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Tree crickets 2 optimize the acoustics of baffles to exaggerate their mate-attraction signal

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Dr. N. Mhatre

18 December 2017

Object manufacture in insects is typically inherited and believed to be highly stereotyped.

Object manufacture in insects is typically inherited and believed to be highly stereotyped. Optimization, the ability to select the functionally best material and modify it appropriately for a specific function, implies flexibility and is usually thought to be incompatible with inherited behaviour. Here we show that tree-crickets optimize acoustic baffles, objects that are used to increase the effective loudness of mate-attraction calls. We quantified the acoustic efficiency of all baffles within the naturally feasible design space using finite-element modelling and found that design affects efficiency significantly. We tested the baffle-making behaviour of tree crickets in a series of experimental contexts. We found that given the opportunity, tree crickets optimised baffle acoustics; they selected the best-sized object and modified it appropriately to make a near optimal baffle. Surprisingly, optimization could be achieved in a single attempt and is likely to be achieved through an inherited yet highly accurate behavioural heuristic.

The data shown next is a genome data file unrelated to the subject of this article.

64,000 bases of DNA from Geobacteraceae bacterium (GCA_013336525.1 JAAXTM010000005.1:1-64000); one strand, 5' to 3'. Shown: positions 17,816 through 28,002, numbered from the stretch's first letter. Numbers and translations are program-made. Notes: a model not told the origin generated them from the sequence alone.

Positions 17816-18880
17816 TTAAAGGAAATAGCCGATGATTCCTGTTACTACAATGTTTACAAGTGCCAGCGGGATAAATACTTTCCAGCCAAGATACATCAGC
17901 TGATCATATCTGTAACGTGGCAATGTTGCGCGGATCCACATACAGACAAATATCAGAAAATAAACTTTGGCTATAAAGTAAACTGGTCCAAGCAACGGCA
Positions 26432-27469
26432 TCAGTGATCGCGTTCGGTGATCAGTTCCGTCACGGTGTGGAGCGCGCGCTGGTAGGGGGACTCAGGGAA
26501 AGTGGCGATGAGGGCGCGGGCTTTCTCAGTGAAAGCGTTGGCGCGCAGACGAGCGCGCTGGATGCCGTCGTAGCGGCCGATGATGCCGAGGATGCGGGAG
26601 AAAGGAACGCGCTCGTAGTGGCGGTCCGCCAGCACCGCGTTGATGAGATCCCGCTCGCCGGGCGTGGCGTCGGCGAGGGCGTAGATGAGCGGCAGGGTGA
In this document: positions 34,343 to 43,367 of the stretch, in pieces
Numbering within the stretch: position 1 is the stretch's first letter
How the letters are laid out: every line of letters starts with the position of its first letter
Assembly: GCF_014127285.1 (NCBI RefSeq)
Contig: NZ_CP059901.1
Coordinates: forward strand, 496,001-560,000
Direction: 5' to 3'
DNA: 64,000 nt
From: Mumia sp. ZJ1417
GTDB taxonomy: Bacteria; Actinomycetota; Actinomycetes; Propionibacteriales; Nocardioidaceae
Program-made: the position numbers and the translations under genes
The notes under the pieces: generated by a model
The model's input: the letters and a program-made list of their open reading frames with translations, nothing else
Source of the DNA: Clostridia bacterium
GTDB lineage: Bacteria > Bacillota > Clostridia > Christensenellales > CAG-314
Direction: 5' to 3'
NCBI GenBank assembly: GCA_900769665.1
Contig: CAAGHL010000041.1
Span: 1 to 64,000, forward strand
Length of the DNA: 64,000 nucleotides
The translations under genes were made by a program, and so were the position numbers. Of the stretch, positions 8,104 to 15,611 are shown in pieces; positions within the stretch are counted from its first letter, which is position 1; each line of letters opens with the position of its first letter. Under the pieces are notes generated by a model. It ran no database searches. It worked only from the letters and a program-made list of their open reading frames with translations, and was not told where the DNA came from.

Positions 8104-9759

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Authors: Natasha Mhatre, Robert Malkin, Rittik Deb, Rohini Balakrishnan, Daniel Robert

Journal: elife

 

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